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Safe Streets 2019 Year End Report

Tuesday, July 28, 2020

The Results Are In!

Over the course of 2019, the SFMTA implemented a record number of walking, bicycling and traffic calming projects. Our goal is not only to deliver projects, but to make our streets safer and more comfortable for all San Franciscans. SFMTA’s Safe Streets Evaluation Program’s annual Safe Streets Evaluation Report takes stock of last year’s progress as well as lessons learned.

People walking under the freeway in the afternoon

People walking and bicycling using the bike lane and pedestrian walkway along Townsend Street in June 2019.

Under the direction of Mayor London Breed, the SFMTA initiated the Vision Zero Quick-Build Program. This program represented reduced barriers for SFMTA to install pedestrian and bicycle safety improvements on the city’s High Injury Network, the corridors where high numbers of people have been killed and severely injured in traffic crashes.

Quick-Build projects offer opportunities to take community feedback in real time and make design changes as needed. These projects can be put in the ground in as little as 10% of the time and cost of our traditional infrastructure projects, such as Masonic Avenue and 2nd Street.

A key part of the Quick-Build Program is evaluating these fast-tracked projects so we can make the adjustments as we learn more. This report reviews some completed Quick-Build projects such as 7th Street Quick-Build Safety Project, 6th Street Pedestrian Safety Project and Safer Taylor Street .

In addition to Quick-Build projects, the effectiveness of dozens of citywide safety measures and corridor projects were also evaluated. 


So…How Are We Doing?

Overwhelmingly, clear safety benefits are provided by Quick-Builds, traditional corridor projects and citywide countermeasures completed in 2019:

  • Corridor-long safety projects for people walking reduce vehicle speeds and provide improved loading experiences.
  • Proactive, neighborhood-wide traffic calming leads to reduced vehicle speeds on the city’s residential streets.
  • Protected bike lanes decrease how often bike lanes are blocked, and nearly eliminate mid-block vehicle-bike conflicts such as near-dooring incidents.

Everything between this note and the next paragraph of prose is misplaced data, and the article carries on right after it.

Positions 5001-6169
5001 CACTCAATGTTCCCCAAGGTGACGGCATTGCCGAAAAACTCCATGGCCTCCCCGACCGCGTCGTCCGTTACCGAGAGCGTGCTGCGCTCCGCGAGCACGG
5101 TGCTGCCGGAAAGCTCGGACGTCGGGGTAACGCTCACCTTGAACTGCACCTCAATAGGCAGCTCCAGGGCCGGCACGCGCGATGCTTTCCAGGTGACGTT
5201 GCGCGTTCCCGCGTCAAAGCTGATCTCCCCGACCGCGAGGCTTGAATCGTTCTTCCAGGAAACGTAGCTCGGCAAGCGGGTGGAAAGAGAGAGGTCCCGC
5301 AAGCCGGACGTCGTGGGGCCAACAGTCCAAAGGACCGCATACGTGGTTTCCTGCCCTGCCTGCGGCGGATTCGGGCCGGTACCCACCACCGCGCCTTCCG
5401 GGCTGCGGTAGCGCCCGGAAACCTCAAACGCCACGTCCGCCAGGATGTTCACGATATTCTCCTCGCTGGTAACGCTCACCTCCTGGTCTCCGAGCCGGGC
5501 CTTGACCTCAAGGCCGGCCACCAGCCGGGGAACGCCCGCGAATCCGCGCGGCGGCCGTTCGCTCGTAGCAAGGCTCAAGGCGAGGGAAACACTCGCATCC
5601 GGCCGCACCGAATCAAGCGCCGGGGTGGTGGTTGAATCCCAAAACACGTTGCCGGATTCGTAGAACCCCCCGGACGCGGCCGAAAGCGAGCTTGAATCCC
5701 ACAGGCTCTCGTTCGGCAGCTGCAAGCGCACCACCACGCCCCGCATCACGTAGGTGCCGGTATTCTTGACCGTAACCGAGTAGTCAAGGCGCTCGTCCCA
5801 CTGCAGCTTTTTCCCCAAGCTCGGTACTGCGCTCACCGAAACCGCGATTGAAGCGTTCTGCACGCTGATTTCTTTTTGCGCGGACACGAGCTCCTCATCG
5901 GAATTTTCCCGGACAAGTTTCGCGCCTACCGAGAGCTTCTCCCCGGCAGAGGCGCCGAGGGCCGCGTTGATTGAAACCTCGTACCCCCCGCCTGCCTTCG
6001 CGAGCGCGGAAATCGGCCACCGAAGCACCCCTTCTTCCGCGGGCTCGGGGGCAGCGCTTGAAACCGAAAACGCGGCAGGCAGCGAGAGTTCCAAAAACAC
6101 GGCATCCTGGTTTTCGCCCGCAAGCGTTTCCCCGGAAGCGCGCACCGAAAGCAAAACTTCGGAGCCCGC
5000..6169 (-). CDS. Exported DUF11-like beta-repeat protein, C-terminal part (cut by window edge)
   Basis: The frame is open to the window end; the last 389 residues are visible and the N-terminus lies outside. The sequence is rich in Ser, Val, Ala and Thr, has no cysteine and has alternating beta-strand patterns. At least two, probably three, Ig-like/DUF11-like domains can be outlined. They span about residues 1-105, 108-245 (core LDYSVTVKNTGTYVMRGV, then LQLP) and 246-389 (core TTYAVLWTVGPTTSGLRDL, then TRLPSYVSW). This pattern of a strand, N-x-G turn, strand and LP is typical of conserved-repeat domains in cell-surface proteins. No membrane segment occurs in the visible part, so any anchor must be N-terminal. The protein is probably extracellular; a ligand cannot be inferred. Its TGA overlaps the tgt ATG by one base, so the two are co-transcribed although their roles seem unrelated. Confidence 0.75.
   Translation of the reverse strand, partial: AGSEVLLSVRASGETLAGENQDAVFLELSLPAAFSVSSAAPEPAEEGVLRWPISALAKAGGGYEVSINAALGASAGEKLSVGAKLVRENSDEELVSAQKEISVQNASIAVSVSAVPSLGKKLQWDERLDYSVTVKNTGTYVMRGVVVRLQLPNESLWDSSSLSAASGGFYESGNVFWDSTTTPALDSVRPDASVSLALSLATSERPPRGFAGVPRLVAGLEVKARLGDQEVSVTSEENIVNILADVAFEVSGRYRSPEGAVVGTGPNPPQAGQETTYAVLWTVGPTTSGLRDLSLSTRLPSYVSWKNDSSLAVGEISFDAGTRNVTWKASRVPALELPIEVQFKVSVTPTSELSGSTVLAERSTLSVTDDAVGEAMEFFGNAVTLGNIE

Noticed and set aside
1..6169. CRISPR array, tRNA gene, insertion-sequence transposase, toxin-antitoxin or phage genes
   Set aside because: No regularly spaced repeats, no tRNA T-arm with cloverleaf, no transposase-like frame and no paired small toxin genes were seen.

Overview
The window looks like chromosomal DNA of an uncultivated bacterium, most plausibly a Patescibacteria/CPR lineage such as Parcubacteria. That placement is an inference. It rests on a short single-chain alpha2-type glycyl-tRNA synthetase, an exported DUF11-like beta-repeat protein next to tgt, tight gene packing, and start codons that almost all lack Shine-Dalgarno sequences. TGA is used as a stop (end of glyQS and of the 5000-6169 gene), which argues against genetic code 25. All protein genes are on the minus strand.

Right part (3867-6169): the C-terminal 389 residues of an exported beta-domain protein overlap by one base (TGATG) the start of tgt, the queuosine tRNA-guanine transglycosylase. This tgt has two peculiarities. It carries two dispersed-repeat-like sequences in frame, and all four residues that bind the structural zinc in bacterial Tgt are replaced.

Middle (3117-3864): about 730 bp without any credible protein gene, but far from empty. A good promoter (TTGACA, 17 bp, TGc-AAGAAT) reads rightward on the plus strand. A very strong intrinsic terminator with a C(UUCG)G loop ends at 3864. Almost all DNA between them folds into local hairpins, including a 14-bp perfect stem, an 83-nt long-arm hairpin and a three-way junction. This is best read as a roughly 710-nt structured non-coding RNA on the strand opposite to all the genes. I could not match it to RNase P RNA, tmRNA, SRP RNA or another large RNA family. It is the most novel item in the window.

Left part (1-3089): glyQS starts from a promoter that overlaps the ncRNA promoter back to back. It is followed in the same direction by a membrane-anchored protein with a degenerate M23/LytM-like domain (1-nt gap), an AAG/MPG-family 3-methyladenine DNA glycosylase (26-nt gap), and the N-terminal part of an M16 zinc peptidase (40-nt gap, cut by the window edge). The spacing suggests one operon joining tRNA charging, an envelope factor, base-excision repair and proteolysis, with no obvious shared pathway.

• Bike traffic signals that are separate from traffic signals for other vehicles reduce conflicts between turning vehicles and people bicycling in protected lanes.
  • Through surveying, we heard from community members from different demographic backgrounds that new and improved bicycle and pedestrian facilities make people feel safer and more comfortable.

Just as importantly, we are also learning what doesn’t work:

  • Large capital projects should be accompanied by quick-build efforts to implement changes as soon as possible, as large capital streetscape projects have long timelines and high price tags. 
  • Partially raised bikewaysespecially on commercial corridors, have issues including the bike lane being blocked by stationary vehicles. And to this end, partially raised bikeways do not provide enough of a barrier to deter cars from the bike lane.
  • We need more reporting on equity metrics. While we improved our survey methods and techniques to better represent a wider demographic and socio-economic range of users, our program must go further. We need metrics that specifically measure equity and inclusivity through the process through implementation.

What’s Next?

Given the many changing parts of the social and physical infrastructure in 2020, our pedestrian and bicycle safety efforts will need to be evaluated, analyzed and assessed in very different ways than previous years. We are considering new evaluation goals to understand what works on our streets within the context and unique characteristics of the coronavirus pandemic and the intersecting racial equity movement.